The paper mentioned below — "In Praise of Ambiguity: Musical Subtlety and Merleau-Ponty" — is now published in Contemporary Aesthetics. This is an open access journal; here is the link to the paper. The abstract is below.
My paper of that name is forthcoming in the journal Contemporary Aesthetics. This is a longer version of a paper I delivered at this conference in London, last summer, at Kings College—also at Bucknell and elsewhere.
Abstract When a jazz, rock, or hip-hop drummer strikes certain notes in each measure slightly late, instead of hearing the degree to which those notes are late, we typically hear the effects of those variations; namely, a groove, the "feel" of a rhythm. Slight variations of pitch function similarly. In this essay, I argue that certain analytic theorists go astray due to their preoccupation with the variations themselves. By invoking Maurice Merleau-Ponty's insights into subtle visual perceptions, and his notion of perceptual indeterminacy, I avoid an account of musical subtlety suggested by Daniel Dennett that is too coarse-grained, as well as the bleak conclusion that certain musical subtleties are ineffable, Diana Raffman's view. I conclude that elements of music that are perceived ambiguously can perform a positive function in such aesthetic experiences: they can mediate or foster emergent qualities; moreover, they must be perceived in this way to do so.
I am in the thick of writing Groove: A Phenomenology of Rhythmic Nuance (Bloomsbury, 2014). I am looking for some musical examples of a very specific nature. (Although I am looking for examples from any style of music, and not only drums, I'll describe what I am looking for in drum terms.) Please refer me to any two recordings of one song in which (a) the tempos are approximately the same, (b) the drummer is playing the same rhythmic pattern in both, but (c) the groove in one recording is noticeably different from the other. I have some examples of this sort but I would love more!
Email me: <email@example.com>
By "groove," I mean (roughly) the "feel" of a rhythm. The groove in one performance, for example, may "lean" forward, while the groove in another may "lean" backward.
[This is an older post that I occasionally update and move to the front]
There are countless benefits to studying philosophy that cannot be measured in practical terms. And an undergraduate degree in philosophy is obviously a useful degree for graduate study in a number of fields. Setting these issues aside, some students—and their parents—wonder about the practical benefits of an undergraduate philosophy degree itself. Below are a handful of recent and semi-recent articles and interviews that might help in considering the potential benefits.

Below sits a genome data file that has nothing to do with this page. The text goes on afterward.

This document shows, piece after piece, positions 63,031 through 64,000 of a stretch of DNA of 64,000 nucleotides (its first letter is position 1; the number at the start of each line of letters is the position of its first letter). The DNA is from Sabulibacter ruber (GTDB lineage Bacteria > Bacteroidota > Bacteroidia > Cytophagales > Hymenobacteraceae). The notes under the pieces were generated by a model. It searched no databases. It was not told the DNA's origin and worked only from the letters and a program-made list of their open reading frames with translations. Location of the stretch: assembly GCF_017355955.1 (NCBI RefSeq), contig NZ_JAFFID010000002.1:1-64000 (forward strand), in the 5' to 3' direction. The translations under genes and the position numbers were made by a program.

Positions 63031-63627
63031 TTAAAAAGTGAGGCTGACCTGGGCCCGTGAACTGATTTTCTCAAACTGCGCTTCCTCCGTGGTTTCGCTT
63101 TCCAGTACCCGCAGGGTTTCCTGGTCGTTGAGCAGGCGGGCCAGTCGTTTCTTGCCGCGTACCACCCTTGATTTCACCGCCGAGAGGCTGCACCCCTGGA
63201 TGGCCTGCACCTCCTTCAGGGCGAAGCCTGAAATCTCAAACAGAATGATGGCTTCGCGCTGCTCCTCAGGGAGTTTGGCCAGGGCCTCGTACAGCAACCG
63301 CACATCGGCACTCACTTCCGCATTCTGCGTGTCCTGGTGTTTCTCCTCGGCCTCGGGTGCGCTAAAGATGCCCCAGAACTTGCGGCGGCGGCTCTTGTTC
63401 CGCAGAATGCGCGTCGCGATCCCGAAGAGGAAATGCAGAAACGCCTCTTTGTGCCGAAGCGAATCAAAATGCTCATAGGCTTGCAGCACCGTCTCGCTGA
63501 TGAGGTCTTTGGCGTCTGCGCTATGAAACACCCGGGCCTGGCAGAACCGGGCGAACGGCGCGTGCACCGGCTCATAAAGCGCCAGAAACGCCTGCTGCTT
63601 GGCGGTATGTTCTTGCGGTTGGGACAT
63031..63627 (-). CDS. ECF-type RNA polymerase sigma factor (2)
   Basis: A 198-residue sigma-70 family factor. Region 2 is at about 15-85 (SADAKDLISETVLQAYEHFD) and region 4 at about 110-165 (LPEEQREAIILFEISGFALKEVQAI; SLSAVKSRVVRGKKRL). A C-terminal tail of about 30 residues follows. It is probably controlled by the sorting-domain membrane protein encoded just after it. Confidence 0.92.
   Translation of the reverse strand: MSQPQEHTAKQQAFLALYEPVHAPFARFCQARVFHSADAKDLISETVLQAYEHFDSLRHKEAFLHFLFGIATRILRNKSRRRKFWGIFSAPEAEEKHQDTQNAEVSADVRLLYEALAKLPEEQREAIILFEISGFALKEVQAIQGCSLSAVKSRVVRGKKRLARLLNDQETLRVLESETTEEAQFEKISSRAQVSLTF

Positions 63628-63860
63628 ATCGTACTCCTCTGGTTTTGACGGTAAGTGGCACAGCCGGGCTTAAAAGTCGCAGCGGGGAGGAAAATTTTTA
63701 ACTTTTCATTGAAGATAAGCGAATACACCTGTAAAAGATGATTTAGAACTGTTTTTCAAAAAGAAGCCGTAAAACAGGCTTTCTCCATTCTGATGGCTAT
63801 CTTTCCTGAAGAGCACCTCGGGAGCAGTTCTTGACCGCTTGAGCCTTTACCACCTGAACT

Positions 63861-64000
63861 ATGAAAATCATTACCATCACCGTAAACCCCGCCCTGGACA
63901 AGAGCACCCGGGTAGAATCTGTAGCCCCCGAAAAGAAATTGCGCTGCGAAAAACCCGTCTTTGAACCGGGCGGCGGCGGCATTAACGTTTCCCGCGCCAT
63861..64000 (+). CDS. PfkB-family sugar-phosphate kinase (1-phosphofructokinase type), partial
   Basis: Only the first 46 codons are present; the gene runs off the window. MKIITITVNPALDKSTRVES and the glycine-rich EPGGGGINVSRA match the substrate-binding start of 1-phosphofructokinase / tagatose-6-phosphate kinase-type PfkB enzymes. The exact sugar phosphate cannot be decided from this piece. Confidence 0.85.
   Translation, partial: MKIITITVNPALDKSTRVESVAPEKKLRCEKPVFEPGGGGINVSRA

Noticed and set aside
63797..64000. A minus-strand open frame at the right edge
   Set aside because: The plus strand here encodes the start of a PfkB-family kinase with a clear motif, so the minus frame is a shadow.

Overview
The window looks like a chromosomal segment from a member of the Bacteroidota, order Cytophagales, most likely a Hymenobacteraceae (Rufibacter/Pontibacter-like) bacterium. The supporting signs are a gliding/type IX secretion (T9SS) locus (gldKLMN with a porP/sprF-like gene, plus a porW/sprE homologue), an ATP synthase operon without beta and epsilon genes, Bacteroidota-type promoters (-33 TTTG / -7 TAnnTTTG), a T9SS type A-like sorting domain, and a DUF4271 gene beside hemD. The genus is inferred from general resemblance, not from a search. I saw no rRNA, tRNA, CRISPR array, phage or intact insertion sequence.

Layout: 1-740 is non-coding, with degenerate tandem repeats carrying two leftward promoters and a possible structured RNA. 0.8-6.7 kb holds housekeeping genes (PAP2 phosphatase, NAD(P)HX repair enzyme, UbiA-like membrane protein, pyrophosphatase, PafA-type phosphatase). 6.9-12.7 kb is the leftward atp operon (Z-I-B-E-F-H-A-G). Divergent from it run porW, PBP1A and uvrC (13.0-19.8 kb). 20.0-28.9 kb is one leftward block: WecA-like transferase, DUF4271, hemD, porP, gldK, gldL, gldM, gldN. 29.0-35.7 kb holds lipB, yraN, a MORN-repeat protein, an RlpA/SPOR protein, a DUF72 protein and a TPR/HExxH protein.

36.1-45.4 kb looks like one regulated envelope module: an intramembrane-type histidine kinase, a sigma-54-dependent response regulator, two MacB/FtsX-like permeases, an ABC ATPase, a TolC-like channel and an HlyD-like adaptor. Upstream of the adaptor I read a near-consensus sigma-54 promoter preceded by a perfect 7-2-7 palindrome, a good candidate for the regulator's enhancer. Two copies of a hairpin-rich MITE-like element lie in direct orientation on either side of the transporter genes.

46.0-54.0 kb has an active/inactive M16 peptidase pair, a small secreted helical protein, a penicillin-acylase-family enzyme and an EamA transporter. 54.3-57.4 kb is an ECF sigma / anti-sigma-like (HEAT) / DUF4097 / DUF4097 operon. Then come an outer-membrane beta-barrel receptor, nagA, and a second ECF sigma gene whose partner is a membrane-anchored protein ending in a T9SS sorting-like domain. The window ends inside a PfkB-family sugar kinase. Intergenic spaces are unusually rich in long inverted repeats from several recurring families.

1. "Philosophy is Back in Business" (by Dov Seidman, founder, chairman and chief executive officer of LRN; appeared in Business Week, January, 2010). Seidman claims that insights from philosophy are valuable in the business world, and argues in favor of hiring philosophy majors: "Forget economics. Philosophy offers a deeper, broader way of thinking to help guide companies through times made tougher by overspecialized experts."
2. This is salary survey data from PayScale Inc. (2008), which suggests that people with undergraduate degrees in philosophy fare quite well financially—especially in mid-career. The Wall Street Journal refers to this study:
Your parents might have worried when you chose Philosophy or International Relations as a major. But a year-long survey of 1.2 million people with only a bachelor's degree by PayScale Inc. shows that graduates in these subjects earned 103.5% and 97.8% more, respectively, about 10 years post-commencement. Majors that didn't show as much salary growth include Nursing and Information Technology.
There are some surprising numbers in this study; for example, the mid-career median salary for those with philosophy undergraduate degrees is $81,200; while it is $72,100 for those with undergraduate degrees in Business Management.
5. A 15 minute audio interview from 2009 with the UK's Senior Fellow in the Public Understanding of Philosophy, Dr. Angie Hobbs, Warwick University. Dr. Hobbs discusses the benefits of studying philosophy.
I'll be teaching Philosophies of Art (Phil 260) in spring 2012. This will be a very fresh course, as it will be influenced by my work this summer and fall on my book, Key Terms in Philosophy of Art (Continuum, 2013). So far, I am obsessing about the most basic question—what is the value of art? And I am becoming more and more interested in the details of various attempts to define art. A further theme of the book—and the course—has to do with disconnections and connections between analytic (Anglo-American) and continental (European) philosophy of art.